The world is like a dream
The world is like a dream
Now, we can subscribe to this and then we can think, “Well, the Gita, yes.” To read the Gita through, just to read it, takes something over two hours and actually to live through it would have taken much longer than that. It couldn’t possibly have happened on a battlefield just before the battle was about to begin. They wouldn’t all have waited for hours and hours before the signal to start. It just couldn’t happen. Then you say, “Well, could it happen in a dream?” “Oh, well, yes, it could happen in a dream because anything can happen in a dream.” Well, this is the dream. Shankara teaches, Chapter 2, verse 69, and he says, “The world is like a dream and people see the world as if they were seeing a dream”. We can subscribe to this but when it comes to the actual point we can’t, in fact, take it in. This is found in every sphere of life, even where people feel that they are most objective and calm, and removed from all prejudice.
There are famous cases. In 1927 the Indian mathematician, Chandrasekhar, predicted what are now called ‘black holes,’ which then was absolutely unthinkable. He presented this to a meeting of the Royal Astronomical Society. Now, the greatest mathematician, or certainly one of the greatest mathematicians, astronomers at the time, was Eddington. Eddington said, and I quote his actual words, he said, “This idea of a star 20 times the mass of the sun and then contracting and contracting, and finally coming to its so-called ‘black hole’ from which not even light could escape gravity, actually, it would be so enormous the iron core would collapse.” He said, “It is unlikely, but I want more protection than that. There ought to be a law of Nature to prevent a star from behaving in such a ridiculous way.” These are his actual words. He wasn’t the Astronomer Royal but he certainly had the same status.
Then, he went on to criticise Chandrasekhar’s mathematics and then he resorted, as people always resort when they have no case, to ridicule. He said, “Oh, of course, he is confusing two different waves, you see? The carrier waves and standard wave.” He said, “Oh, he was confusing the president of the Royal Astronomical Society who, of course, changes every year but there is always a president and he is confusing that with the man who is president for one year and then goes on”. Well, he outfaced Chandrasekhar and humiliated him. Eddington must have known, but he had this prejudice against this idea. You can see from his words there was a revulsion from the idea. He may have been right, he might have been right, but the point is the basis of it was emotional. It was not objective, calm.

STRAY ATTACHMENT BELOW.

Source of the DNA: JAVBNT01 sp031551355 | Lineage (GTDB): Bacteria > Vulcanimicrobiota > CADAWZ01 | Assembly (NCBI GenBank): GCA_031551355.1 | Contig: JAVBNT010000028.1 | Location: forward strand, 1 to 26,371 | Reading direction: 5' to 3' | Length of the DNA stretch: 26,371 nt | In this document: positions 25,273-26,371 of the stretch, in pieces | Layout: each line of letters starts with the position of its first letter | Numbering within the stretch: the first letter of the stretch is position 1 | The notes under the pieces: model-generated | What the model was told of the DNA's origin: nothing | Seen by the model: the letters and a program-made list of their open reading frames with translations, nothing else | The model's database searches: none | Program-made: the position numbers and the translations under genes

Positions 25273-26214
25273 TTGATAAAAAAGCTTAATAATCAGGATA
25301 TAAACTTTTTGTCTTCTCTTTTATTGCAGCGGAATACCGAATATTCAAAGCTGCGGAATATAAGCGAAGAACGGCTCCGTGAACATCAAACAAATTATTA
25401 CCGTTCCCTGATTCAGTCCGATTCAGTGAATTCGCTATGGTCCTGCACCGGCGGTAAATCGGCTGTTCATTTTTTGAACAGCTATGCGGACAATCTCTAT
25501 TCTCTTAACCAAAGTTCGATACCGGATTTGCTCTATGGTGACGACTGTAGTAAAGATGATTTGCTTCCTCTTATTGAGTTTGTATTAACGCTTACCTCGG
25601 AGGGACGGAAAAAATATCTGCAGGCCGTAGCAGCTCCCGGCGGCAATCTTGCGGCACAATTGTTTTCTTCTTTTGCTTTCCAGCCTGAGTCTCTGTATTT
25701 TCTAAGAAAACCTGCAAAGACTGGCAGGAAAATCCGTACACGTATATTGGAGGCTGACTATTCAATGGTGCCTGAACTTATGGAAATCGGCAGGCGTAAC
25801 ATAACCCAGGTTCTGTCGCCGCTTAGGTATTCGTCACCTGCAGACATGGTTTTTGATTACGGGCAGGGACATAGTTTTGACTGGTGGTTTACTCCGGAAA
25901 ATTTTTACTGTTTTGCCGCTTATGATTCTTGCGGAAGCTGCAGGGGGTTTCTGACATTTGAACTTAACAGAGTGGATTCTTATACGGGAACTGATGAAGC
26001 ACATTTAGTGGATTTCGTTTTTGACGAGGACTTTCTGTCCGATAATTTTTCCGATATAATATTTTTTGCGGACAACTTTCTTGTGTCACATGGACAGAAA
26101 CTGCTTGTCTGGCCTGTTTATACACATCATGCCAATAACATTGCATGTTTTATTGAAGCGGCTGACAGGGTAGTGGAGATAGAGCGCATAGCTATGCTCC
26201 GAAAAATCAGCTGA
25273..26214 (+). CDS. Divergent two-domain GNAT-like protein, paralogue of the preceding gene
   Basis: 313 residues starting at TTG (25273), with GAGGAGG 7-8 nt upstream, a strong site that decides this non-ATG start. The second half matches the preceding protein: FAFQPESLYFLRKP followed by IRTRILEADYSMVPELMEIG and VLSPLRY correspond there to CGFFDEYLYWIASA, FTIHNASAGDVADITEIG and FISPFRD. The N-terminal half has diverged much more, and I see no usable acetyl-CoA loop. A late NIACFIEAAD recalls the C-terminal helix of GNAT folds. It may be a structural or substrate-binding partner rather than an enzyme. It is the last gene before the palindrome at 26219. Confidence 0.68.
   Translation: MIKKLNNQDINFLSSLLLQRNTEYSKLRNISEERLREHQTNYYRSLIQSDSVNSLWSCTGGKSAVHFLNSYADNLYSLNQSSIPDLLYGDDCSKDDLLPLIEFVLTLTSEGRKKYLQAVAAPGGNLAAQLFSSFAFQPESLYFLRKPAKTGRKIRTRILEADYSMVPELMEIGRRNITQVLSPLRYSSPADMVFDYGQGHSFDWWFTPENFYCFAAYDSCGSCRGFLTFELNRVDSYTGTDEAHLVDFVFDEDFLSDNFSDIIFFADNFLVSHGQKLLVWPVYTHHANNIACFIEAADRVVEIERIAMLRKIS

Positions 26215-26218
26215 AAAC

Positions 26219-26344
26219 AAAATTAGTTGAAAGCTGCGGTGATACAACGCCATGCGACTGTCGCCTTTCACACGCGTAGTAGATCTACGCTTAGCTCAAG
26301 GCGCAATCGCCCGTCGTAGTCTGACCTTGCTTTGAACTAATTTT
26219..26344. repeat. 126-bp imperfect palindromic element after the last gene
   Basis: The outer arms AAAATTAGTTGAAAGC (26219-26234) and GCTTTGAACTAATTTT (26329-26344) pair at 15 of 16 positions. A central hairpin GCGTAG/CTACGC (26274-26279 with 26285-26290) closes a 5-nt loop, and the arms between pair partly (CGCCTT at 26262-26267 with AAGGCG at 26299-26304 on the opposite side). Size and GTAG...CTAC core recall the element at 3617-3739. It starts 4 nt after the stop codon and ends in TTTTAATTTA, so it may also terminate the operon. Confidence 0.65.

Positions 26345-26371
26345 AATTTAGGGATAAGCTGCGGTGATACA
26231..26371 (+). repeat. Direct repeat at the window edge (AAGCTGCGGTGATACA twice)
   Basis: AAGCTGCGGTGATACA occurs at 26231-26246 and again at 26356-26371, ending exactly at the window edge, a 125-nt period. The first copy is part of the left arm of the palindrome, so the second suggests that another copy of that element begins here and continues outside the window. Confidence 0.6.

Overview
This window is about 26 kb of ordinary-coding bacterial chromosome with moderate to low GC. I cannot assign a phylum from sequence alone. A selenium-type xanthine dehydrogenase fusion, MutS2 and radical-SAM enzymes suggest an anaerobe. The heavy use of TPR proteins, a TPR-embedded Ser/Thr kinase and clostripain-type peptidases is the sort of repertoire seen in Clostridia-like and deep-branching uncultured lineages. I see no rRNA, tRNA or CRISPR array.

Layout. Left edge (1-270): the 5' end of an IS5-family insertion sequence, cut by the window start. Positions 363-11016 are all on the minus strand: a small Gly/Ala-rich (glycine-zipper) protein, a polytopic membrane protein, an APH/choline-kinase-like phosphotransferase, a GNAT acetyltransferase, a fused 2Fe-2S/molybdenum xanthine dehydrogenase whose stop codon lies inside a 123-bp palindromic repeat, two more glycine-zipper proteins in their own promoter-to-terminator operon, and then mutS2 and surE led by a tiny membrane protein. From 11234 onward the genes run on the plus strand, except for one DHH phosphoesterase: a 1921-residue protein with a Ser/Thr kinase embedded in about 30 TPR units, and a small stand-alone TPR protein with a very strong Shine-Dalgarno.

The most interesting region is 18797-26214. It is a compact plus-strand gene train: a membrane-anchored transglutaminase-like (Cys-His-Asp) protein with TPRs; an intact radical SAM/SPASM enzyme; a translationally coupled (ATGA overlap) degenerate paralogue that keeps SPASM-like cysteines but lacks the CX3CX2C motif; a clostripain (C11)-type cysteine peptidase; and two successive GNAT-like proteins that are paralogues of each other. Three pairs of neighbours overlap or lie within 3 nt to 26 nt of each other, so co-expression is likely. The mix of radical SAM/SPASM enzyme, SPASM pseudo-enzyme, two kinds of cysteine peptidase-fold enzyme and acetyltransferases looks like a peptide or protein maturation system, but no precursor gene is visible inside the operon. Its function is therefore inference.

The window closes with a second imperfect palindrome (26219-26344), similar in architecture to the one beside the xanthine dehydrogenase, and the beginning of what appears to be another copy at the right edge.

In the same way, well, recently, Einstein fought a battle for 30 years against the implications of the quantum theory which he, himself, was one of the main founders. (No, don’t go into that!) But he said, “God does not play dice with the universe,” to which the answer was, “How do you know?” Then he said, “I refuse to believe that an ant can change the universe by looking at it.” But it now turns out that it probably can. He devised an experiment, a thought experiment, was carried out to show the absolutely absurd conclusion quantum theory would lead to. Well, in 1982 it was carried out and it did lead to these absurd conclusions.
As has been said, no orthodox scientists believe this except a few physicists. “Oh, the physics boys are at it again. It doesn’t seem to make any difference.” But it is an example of an inability to take things in. Schrödinger in the same way resisted the conclusion of this theory which he, himself, contributed so much towards.
The discipline of Yoga is to break up what Shankara calls the ‘faith’ which is defined as the impression in past lives, the absolute conviction this is so, this is not so, which are not based on reason. They are based on a feeling. Now, in verse 39 faith is given. There are 3 qualifications now given in verse 39 and Shankara says, “These are the ultimate requirements for the attainment of knowledge. They are faith, intensity and meditation, restraining the senses in meditation”.
But faith, our teacher often spoke of it, has a technical meaning also. The technical meaning is that having decided on a course of action, we often feel, after a few weeks or months, “Well, I don’t know about this.” No new evidence has come to light but there is a wavering. This is technically called ‘lack of faith’. Then our teacher says, “Then faith means the ability to go through with a decision which was taken on the proper basis, which basis still remains and to prevent the mind from wavering away from it.
Tat-para is the second one with that as the supreme, not to undertake the Yoga for any other purpose than this, to know the true nature of that, which is the nature of the universal soul and of the true nature of the individual soul; tat-para.
The Christian missionaries to China used to make their converts burn the ancestral tablets in the street. It seems very cruel because afterwards they would be ostracised by the others. But they did it because when they first arrived a lot of people became Christians because the missionaries brought rice. If you became a Christian you could get an extra ration of rice from the missionary. They called them ‘Rice Christians,’ and so they had to make some real test as to whether people really were Christians or not.
In the same way, in the earliest Buddhist text, there are warnings not to let people come into the monastery because the food is better in the monastery, which it was in times of famine because the monasteries were endowed by the rich people.
© Trevor Leggett
Titles in this series are:
Part 1: The Spiritual Teacher in the Gita
Part 2: Maya is a magical illusion
Part 3: The world is like a dream